Managing up is the best tactic for getting more interesting work, more responsibility, and more sane work hours, because your boss is the one who can give you this stuff?
Some people think managing up is brown nosing, but in fact, a lot of it is about humanizing the workplace. Managing up is about you caring for your boss, and the result will be your boss caring for you. Here are six ways to make that happen:
Know what matters to your boss. If your boss is a numbers person, then quantify all your results. And know which numbers matter most to him. All numbers people have their pet line items. If your boss is a customer-is-first kind of guy, frame all your results in terms of benefits to customers. Let's say, though, that you are working on a project that is impossible to frame in terms of the customer. Then ask yourself why you're working on it for a customer-oriented boss. It probably isn't a high priority for him, so it shouldn't be a high priority for you.
Say no. Say yes to the things that matter most to your boss. Say no to everything else and your boss will appreciate that you are focused on her needs. Remember that your boss doesn't always know everything you've got on your plate. So when she asks you to do something that you don't have time to do, ask your boss about her priorities. Let her know that you want to make sure you finish what is most important, and this will probably mean saying no to the lesser projects.
Talk like your boss. If your boss likes daily e-mails, send them. If your boss wants a once-a-week summary, then do that. Convey information to your boss in the way she likes so that she's more likely to retain it. Be aware of detail thresholds, too. Some people like a lot and some people like none. A good way to figure out what your boss wants is to watch how she communicates with you. She's probably doing it the way she likes best.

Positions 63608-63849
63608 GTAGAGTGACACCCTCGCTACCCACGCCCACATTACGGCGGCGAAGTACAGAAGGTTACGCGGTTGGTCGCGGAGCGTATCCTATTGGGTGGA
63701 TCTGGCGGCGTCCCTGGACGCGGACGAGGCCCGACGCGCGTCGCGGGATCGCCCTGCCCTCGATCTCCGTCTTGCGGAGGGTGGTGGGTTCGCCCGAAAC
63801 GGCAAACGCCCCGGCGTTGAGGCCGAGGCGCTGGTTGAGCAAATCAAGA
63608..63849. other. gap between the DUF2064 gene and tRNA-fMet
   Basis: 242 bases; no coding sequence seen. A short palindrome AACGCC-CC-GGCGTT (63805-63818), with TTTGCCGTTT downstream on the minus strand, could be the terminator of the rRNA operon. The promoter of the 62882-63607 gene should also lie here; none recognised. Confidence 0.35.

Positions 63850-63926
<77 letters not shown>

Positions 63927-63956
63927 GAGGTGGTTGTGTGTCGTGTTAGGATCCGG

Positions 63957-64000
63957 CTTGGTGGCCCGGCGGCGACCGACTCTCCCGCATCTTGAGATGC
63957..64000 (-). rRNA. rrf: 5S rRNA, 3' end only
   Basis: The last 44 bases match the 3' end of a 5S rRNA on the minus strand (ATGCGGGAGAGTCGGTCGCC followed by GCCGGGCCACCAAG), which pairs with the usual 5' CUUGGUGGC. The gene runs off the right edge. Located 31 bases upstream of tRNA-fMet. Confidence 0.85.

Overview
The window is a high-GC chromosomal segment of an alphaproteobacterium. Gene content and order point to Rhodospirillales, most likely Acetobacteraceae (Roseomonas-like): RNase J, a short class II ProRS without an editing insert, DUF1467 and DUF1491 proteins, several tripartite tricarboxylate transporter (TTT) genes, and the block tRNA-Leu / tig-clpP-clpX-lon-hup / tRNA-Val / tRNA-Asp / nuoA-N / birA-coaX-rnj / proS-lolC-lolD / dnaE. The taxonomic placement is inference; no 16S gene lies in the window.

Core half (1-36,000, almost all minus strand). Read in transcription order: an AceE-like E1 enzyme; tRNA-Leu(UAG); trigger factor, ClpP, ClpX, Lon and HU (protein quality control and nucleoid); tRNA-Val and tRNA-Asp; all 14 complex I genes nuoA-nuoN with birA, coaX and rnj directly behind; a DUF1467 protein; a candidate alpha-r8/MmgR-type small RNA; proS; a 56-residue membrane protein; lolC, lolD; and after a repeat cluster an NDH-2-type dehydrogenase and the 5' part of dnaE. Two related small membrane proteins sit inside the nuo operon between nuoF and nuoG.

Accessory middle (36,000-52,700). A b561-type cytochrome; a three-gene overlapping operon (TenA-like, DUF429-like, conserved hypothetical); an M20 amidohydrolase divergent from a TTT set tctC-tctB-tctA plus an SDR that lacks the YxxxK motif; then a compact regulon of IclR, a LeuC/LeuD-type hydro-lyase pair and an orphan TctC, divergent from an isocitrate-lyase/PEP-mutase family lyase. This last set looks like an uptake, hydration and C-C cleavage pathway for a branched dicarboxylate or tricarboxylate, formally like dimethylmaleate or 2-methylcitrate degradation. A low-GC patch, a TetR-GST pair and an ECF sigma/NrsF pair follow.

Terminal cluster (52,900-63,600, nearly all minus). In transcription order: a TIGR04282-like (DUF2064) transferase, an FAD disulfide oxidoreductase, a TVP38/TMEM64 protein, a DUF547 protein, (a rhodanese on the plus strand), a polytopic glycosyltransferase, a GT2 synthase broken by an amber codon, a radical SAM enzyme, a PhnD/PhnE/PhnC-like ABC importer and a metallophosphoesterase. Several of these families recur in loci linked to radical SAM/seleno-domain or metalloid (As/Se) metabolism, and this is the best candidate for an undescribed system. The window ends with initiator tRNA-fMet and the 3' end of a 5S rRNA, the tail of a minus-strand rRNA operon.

Toot your own horn. Each time you do something that impacts the company, let your boss know. Leave a voicemail announcing a project went through. Send a congratulation e-mail to your team and copy your boss, which not only draws attention to your project success but also to your leadership skills. Whatever the mechanism, you need to let your boss know each time you achieve something she cares about.
Seek new responsibilities. Find important holes in your department before your boss notices them. Take responsibility for filling those holes and your boss will appreciate not only your foresight, but also your ability to do more than your job. (The trick, of course, is to make sure you do not shirk your official job duties while taking on more.)
Be curious. Remember to make time to read and listen. Then ask good questions. You will make yourself more interesting to be around, and you will elicit fresh ideas from everyone around you. Your boss will feel like having you on the team improves everyone's work, even his own, and that, after all, is your primary job in managing up.